After a long delay, we were allowed into No. 5 depot to continue the restoration with our own team and from our own resources.
We of course, had to have the necessary fire training to enable us to work in the Wilton complex and comply with all the health and safety rules that are required for a safe working environment.
David Hunter put a project team together and the work started in 1994.
Panels were stripped to expose the rotten woodwork where water had got behind the alloy outer panels, the front lower saloon bulkhead was considerably corroded and had to be stripped for inspection and rectification.
A major task was to repair the front outrigger which supports the engine bay and bonnet. This was done with the help of a local agricultural engineer who re-fabricated the original piece
We tackle the rear end
A major task was to remove the rear doors and restore the platform area to its original configuration
After removal of all the rear panels, we realised that the bus was in a far worse condition than we had anticipated.
The rear panels frames all had to be renewed but the worst problem was the? ring frame? which supported the upper deck. Water ingress through the blind boxes had completely rotted this complex structure so it had to be re-fabricarted and replaced.
The platform floor was completely rotted as was the nearside rear cross-member and these too had to be replaced by the team
When this work was complete the rear panels had to be re-fabricated, using original photographs as a pattern
(Right) the rear platform area stripped for inspection
The upper deck
|The upper deck seats were removed and it was seen that the floor above the cab and engine were rotted.
Mick Southgate manfully took on the task of replacing this floor and removing the remnants of the Cave-Brown-Cave heating system which had not been used since 1960.
All the apertures had to be sealed up but ?faked? to still look like the original fittings. The main steel rail that supports the upper deck front had to be renewed and then all the panels etc refitted,
Work makes progress - 1997
By the summer of 1997 considerable progress had been made in the restoration of the bus.
David Fisher had finished the reconstruction of the cab and was now turning his attention to the work of getting the engine ready for running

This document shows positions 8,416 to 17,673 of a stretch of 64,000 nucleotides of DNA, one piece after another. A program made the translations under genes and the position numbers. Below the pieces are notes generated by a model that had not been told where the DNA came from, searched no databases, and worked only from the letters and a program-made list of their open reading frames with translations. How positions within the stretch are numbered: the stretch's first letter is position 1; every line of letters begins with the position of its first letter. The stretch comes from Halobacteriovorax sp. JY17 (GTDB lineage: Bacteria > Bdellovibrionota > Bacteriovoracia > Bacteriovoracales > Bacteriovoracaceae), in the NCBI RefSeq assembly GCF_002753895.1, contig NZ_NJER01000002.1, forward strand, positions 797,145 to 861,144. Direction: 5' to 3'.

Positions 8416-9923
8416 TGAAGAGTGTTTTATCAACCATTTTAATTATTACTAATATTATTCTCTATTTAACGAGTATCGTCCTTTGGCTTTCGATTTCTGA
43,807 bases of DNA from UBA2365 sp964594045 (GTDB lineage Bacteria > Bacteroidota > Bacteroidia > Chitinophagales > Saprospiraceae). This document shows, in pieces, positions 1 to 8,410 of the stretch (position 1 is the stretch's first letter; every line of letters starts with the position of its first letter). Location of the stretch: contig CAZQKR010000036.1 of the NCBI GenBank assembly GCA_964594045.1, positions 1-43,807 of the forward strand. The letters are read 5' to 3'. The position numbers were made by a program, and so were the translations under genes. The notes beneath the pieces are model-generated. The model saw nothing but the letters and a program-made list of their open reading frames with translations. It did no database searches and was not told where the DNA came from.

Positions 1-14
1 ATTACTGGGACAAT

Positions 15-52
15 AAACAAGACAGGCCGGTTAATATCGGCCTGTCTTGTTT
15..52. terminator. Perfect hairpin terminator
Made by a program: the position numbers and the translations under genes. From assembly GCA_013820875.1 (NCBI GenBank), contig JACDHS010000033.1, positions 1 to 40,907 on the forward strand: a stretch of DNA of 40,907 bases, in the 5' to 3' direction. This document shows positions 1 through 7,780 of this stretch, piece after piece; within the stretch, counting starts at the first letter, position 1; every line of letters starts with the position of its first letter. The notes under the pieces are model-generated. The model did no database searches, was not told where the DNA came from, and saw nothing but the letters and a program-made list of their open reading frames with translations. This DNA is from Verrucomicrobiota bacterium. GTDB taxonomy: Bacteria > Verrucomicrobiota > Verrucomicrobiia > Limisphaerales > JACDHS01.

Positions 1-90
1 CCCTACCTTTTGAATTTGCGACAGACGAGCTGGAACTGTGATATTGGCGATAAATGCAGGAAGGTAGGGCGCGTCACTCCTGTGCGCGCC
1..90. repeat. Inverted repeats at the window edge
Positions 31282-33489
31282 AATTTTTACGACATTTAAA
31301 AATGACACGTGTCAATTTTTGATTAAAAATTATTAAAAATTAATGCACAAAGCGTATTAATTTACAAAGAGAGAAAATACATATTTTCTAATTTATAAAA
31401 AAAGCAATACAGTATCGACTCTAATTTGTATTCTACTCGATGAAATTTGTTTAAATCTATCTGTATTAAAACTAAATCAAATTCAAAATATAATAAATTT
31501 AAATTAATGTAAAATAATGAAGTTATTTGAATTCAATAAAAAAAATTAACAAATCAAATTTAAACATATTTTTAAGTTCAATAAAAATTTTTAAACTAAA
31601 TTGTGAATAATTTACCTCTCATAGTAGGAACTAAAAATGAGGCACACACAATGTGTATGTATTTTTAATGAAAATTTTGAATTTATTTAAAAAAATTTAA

(Right) David Fisher, an great engineer, who did a magnificent job of remaking the cab area, is seen whilst changing the engine oil
The bodywork was re-panelled
Water had rotted the timber which had originally been used to attach the outer aluminium panels to the steel frame of the bus. The lower deck area was completely striped and the timber replaced by Mick Southgate
(right) Mick finishes off the fixing of the panels on the nearside rear.
Restoring the upholstery
The interior was tacked next, Tony Carroll stripped thee seats and repainted the frames. Meanwhile Howard Williams used his upholsterer?s skills to clean and recondition the leather upholstery.
(Below) Howard shows off the? before and after? pictures of the renovated upholstery
Almost ready for a new life
July 1998 saw the bus almost finished at Wilton, just in time as the depot was closing.
We left and want to Stockton with only the final painting and some minor mechanical work to be completed. Plus of course the small matter of an M.0.T.
(Right]The Loline faces home as it prepares to leave the Wilton workshop; it is still in undercoat in this view
Another Motor Show
A principal objective of the previous four years was to have the bus complete in time for it to be exhibited again for its fortieth birthday.
There was of course no Motor Show in 1998 but it was decided to take her to Showbus at Duxford.
There was a last minute panic to get No. 99 finally finished; the paint shops at Transit did a superb job of the finish coat paintwork. We had crests made and we fitted them together with all the lettering and lining three days before we had to depart to Showbus.
Then we had to have her tested for an M.o.T. Paul Brown and David Hunter worked through the night to get her ready for a 7.30 a.m. appointment with the examiner two days before the show.
It passed with flying colours and so we drove it to Duxford, her first journey on public roads for twenty one years.
It was, in the words of the press ?The Star of Showbus 1998? and drew admiration provided delight for all who attended including Ron Maybray who had saved her for the future, all those years earlier.
We were awarded the trophy for the best Dennis Bus in the Show, a fitting reward for four years and four thousand hours of effort.
(Below)David Hunter receives the trophy, awarded to the 500 Group for the Best Dennis
A Crowning Glory for the 500 Group
Showbus 1998 was a highlight for the 500 Group
We now had two preserved buses to show the world,
(Below)The 500 Groups two active buses, Loline JDC599 and Fleetline JDC544L pose in front of the magnificent ?American Pavilion at Duxford, both buses show ?Transporter? on the blinds and were much photographed
We had truly made our name
Now fully restored
|We had a lot of press coverage with the unveiling of the re-borne Loline.
(below) This magnificent photograph was taken for the front cover of "Bus and Coach Preservtion"
It was produced in a photo-shoot at the Transporte Bridge one wet day in 1999